A first shoulder 50 is disposed adjacent and parallel to first inner flange 42 on an outside perimeter of first walls 34. A first channel 52 is defined between first inner flange 42 and first shoulder 50. A second shoulder 54 is disposed around an outside perimeter of first walls 34. Second shoulder 54 is preferably displaced from first inner flange 42 a distance of about two inches and runs around the outside of first walls 34 in a plane parallel to a first inner flange 42. Second shoulder 54 is followed by a step 56 in first walls 34 that runs around a perimeter of first walls 34 in a plane parallel to second shoulder 54. Step 56 is displaced from second shoulder 54 sufficiently to provide a second channel 58 on first frame 26.
Second frame 28 is also illustrated in FIGS. 3 and 4. Second frame 28 comprises second walls 60, including a top wall 62 and a bottom wall 64, a second inner end 66 and a second outer end 68. A second flange 70 surrounds second outer end 68, extending outwardly in a plane that is generally transverse to second walls 60. Second flange 70 also includes breakaway rings 30 disposed at its corners. A narrow partition 72 extends from the middle of bottom wall 64 to the middle of top wall 62 in a plane perpendicular to second flange 70. Preferably, the width of narrow partition 72 extends from second outer end 68 to approximately two inches from second inner end 66. Second flange 70 also runs along narrow partition 72 at second outer end 68.
A ridge 74 including a taper 76 is disposed along the inside perimeter of second inner end 66. Taper 76 begins at second inner end 66 and slopes inwardly to ridge 74. Ridge 74 is disposed in a plane parallel to second inner end 66. The width of taper 76 is substantially equal to a width of first and second channels 52, 58. The extent to which ridge 74 protrudes from second walls 60 is small enough such that ridge 74 substantially fits within first and second channels 52, 58.
FIGS. 5 and 6 illustrate a wide configuration of vent 20 (showing a perspective view and a cross-sectional view, respectively). In the preferred embodiment, the width of vent 20 in this configuration is about eight inches, substantially matching the thickness of an eight-inch foundation wall. Vent 20 is locked in the wide configuration by positioning ridge 74 against first inner flange 42 so that ridge 74 and taper 76 are within and engage first channel 52. First shoulder 50 and first inner flange 42 keep ridge 74 within first channel 52.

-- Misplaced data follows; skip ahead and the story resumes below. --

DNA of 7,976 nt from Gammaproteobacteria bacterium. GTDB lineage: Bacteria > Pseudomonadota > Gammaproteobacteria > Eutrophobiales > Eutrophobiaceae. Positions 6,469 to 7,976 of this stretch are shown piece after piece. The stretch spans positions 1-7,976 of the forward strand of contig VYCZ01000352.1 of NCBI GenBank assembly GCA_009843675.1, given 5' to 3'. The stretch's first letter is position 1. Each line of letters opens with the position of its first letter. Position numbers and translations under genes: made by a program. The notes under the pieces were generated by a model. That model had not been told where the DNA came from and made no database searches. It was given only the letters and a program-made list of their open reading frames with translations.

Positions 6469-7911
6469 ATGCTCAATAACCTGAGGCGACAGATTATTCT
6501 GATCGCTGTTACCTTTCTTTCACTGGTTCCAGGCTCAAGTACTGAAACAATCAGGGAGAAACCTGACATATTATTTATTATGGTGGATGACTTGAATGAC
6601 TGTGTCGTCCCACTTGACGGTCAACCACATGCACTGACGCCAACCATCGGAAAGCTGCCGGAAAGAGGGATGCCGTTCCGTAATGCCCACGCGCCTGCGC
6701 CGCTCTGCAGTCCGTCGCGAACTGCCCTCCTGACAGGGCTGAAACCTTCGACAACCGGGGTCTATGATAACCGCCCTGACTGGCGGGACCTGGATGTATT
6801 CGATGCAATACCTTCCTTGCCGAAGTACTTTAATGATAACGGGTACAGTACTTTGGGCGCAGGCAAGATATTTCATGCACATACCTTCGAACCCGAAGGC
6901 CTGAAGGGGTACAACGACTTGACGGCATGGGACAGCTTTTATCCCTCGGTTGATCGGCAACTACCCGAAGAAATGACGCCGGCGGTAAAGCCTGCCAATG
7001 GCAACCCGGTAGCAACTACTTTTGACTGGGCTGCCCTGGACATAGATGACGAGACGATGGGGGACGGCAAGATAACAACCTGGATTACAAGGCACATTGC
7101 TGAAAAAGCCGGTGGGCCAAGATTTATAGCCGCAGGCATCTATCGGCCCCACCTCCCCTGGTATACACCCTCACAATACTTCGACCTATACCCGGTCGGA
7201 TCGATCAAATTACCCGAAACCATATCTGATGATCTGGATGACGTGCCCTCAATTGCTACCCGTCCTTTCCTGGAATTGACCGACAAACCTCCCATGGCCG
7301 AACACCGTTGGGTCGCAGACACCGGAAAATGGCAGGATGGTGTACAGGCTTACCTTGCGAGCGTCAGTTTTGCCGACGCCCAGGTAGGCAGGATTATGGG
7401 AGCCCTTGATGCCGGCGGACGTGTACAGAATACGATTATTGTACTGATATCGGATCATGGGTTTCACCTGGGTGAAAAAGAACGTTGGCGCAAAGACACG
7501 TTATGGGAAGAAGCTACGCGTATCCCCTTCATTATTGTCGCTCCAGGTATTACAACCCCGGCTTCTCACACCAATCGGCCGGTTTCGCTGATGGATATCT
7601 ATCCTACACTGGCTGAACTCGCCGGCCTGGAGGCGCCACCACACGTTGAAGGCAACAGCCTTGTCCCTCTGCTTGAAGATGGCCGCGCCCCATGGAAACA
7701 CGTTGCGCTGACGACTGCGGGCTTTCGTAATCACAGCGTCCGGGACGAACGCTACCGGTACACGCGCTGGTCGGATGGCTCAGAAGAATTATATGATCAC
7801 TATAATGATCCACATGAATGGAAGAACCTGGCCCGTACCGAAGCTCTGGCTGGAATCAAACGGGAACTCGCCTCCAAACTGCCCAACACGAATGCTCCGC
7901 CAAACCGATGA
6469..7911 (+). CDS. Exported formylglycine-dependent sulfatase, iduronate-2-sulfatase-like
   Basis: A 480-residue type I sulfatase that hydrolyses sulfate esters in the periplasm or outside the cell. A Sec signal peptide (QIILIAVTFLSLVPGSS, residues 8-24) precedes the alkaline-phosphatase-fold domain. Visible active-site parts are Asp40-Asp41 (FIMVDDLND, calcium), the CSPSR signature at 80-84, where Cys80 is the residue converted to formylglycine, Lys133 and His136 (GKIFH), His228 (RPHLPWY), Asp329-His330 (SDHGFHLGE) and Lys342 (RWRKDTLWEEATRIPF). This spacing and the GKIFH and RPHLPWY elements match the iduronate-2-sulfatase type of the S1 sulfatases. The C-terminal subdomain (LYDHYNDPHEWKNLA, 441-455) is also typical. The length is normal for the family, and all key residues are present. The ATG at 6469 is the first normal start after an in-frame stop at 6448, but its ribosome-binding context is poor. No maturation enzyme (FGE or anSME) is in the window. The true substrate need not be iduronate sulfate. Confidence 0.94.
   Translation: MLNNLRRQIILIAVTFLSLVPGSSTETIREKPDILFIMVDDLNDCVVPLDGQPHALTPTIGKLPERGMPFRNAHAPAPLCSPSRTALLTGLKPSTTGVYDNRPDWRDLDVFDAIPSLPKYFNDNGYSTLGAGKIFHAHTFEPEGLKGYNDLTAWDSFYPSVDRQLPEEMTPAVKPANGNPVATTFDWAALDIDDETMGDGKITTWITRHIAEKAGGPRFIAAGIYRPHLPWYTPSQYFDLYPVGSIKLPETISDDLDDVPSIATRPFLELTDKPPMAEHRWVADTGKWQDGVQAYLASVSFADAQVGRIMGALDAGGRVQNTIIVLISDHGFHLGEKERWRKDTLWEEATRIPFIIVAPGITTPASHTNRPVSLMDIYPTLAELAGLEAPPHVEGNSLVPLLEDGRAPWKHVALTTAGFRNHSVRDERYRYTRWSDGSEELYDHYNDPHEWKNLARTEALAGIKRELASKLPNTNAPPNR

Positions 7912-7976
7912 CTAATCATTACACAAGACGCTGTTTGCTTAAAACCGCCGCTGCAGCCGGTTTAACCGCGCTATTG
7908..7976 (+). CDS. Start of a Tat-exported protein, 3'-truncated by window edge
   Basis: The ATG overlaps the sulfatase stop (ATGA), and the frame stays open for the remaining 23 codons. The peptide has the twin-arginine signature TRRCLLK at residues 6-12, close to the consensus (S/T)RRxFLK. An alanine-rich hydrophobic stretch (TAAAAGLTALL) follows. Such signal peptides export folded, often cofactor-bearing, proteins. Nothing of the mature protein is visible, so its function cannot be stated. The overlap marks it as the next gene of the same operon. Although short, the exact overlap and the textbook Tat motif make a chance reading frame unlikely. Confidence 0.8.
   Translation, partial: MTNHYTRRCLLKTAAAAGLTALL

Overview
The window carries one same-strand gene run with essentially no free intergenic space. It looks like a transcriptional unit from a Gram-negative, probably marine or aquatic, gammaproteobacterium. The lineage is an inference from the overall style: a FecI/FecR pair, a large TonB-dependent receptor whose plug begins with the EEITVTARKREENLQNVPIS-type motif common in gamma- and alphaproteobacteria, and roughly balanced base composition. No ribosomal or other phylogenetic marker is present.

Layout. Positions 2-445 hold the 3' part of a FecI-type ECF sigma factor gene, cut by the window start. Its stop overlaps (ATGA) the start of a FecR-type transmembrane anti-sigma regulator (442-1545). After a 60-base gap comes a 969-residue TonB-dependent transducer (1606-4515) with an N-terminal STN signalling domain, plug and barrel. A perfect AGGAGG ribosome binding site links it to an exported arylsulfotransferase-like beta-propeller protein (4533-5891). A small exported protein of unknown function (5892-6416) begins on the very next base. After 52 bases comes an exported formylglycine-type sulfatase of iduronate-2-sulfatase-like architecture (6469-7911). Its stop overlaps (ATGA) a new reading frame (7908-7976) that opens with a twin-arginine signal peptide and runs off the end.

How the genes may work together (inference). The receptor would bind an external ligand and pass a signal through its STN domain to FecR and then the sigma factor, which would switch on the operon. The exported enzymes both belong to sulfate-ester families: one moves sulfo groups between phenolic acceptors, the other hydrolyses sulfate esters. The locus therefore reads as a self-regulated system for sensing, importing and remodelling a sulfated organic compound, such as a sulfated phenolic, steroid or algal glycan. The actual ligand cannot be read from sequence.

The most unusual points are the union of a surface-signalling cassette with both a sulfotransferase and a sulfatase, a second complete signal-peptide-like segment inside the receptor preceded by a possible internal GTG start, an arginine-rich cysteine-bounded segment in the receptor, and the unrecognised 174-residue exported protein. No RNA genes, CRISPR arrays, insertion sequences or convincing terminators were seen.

Preferably, vent 20 is made of plastic and can elastically deflect to allow second frame 28 to be inserted over first frame 26. Taper 76 aids in deflecting second inner end 66 outwardly and first inner end 36 inwardly as flames 26, 28 are pushed together. However, because of a sharp drop from ridge 74 to second walls 58 and the vertical orientation of first inner flange 42, once second frame 28 is inserted over first frame 26, second frame 28 remains coupled to first frame 26 and is readily separated from the first frame.
FIGS. 7 and 8 illustrate a narrow configuration of vent 20 (showing a perspective view and a cross-sectional view, respectively). In the preferred embodiment, the width of vent 20 in this configuration is about six inches, substantially matching the thickness of a six-inch foundation wall. Vent 20 is locked in the narrow configuration by positioning second inner end 66 against step 56 so that ridge 74 and taper 76 are within and engage second channel 58. Step 56 and second shoulder 54 keep ridge 74 within second channel 58. In this configuration, narrow partition 72 abuts directly against wide partition 44. These partitions 44, 72 add structural strength to vent 20 that may be needed to resist its deformation as concrete is poured around the vent.